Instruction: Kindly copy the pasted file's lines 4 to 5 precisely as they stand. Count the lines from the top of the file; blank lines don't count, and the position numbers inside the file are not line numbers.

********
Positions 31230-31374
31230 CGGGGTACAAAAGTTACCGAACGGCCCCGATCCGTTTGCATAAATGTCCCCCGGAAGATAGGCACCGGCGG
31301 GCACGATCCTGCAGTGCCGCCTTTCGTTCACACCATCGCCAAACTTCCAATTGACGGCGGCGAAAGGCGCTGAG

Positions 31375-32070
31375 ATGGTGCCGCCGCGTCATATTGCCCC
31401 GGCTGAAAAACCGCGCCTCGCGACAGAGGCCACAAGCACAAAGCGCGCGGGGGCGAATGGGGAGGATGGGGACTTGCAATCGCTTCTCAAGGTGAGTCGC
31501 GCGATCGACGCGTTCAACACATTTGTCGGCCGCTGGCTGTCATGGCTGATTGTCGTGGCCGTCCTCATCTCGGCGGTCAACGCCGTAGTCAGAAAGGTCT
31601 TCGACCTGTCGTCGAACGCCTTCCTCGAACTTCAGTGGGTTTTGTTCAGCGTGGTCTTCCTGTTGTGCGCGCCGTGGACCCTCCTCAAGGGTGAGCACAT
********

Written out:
Positions 31375-32070
31375 ATGGTGCCGCCGCGTCATATTGCCCC